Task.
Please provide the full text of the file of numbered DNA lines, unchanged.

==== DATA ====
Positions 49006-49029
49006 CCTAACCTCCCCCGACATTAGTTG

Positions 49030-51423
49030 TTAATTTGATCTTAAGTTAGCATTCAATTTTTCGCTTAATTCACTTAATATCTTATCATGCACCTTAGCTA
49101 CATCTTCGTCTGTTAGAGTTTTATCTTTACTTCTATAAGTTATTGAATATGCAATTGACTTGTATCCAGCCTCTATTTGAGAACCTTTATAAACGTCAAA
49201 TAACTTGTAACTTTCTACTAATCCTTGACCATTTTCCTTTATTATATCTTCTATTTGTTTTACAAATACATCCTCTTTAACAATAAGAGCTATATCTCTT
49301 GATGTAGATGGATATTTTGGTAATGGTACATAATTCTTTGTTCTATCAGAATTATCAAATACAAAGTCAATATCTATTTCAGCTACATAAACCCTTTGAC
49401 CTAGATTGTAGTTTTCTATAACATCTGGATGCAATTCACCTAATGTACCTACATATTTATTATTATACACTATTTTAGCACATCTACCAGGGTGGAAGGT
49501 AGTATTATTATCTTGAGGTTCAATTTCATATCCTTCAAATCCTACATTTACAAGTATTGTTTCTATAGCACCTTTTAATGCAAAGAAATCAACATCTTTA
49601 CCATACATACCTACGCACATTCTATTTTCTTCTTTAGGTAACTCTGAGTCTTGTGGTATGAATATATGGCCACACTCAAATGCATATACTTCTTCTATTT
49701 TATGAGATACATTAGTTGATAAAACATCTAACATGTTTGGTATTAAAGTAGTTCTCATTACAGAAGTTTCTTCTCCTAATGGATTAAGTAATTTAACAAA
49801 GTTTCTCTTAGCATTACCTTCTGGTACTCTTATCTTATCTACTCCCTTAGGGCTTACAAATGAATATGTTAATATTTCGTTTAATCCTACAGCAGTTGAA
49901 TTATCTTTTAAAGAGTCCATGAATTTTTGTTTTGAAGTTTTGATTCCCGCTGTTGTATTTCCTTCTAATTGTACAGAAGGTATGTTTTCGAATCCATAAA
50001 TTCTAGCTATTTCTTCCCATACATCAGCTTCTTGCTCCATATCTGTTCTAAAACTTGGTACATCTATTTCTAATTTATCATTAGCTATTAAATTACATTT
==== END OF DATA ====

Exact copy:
Positions 49006-49029
49006 CCTAACCTCCCCCGACATTAGTTG

Positions 49030-51423
49030 TTAATTTGATCTTAAGTTAGCATTCAATTTTTCGCTTAATTCACTTAATATCTTATCATGCACCTTAGCTA
49101 CATCTTCGTCTGTTAGAGTTTTATCTTTACTTCTATAAGTTATTGAATATGCAATTGACTTGTATCCAGCCTCTATTTGAGAACCTTTATAAACGTCAAA
49201 TAACTTGTAACTTTCTACTAATCCTTGACCATTTTCCTTTATTATATCTTCTATTTGTTTTACAAATACATCCTCTTTAACAATAAGAGCTATATCTCTT
49301 GATGTAGATGGATATTTTGGTAATGGTACATAATTCTTTGTTCTATCAGAATTATCAAATACAAAGTCAATATCTATTTCAGCTACATAAACCCTTTGAC
49401 CTAGATTGTAGTTTTCTATAACATCTGGATGCAATTCACCTAATGTACCTACATATTTATTATTATACACTATTTTAGCACATCTACCAGGGTGGAAGGT
49501 AGTATTATTATCTTGAGGTTCAATTTCATATCCTTCAAATCCTACATTTACAAGTATTGTTTCTATAGCACCTTTTAATGCAAAGAAATCAACATCTTTA
49601 CCATACATACCTACGCACATTCTATTTTCTTCTTTAGGTAACTCTGAGTCTTGTGGTATGAATATATGGCCACACTCAAATGCATATACTTCTTCTATTT
49701 TATGAGATACATTAGTTGATAAAACATCTAACATGTTTGGTATTAAAGTAGTTCTCATTACAGAAGTTTCTTCTCCTAATGGATTAAGTAATTTAACAAA
49801 GTTTCTCTTAGCATTACCTTCTGGTACTCTTATCTTATCTACTCCCTTAGGGCTTACAAATGAATATGTTAATATTTCGTTTAATCCTACAGCAGTTGAA
49901 TTATCTTTTAAAGAGTCCATGAATTTTTGTTTTGAAGTTTTGATTCCCGCTGTTGTATTTCCTTCTAATTGTACAGAAGGTATGTTTTCGAATCCATAAA
50001 TTCTAGCTATTTCTTCCCATACATCAGCTTCTTGCTCCATATCTGTTCTAAAACTTGGTACATCTATTTCTAATTTATCATTAGCTATTAAATTACATTT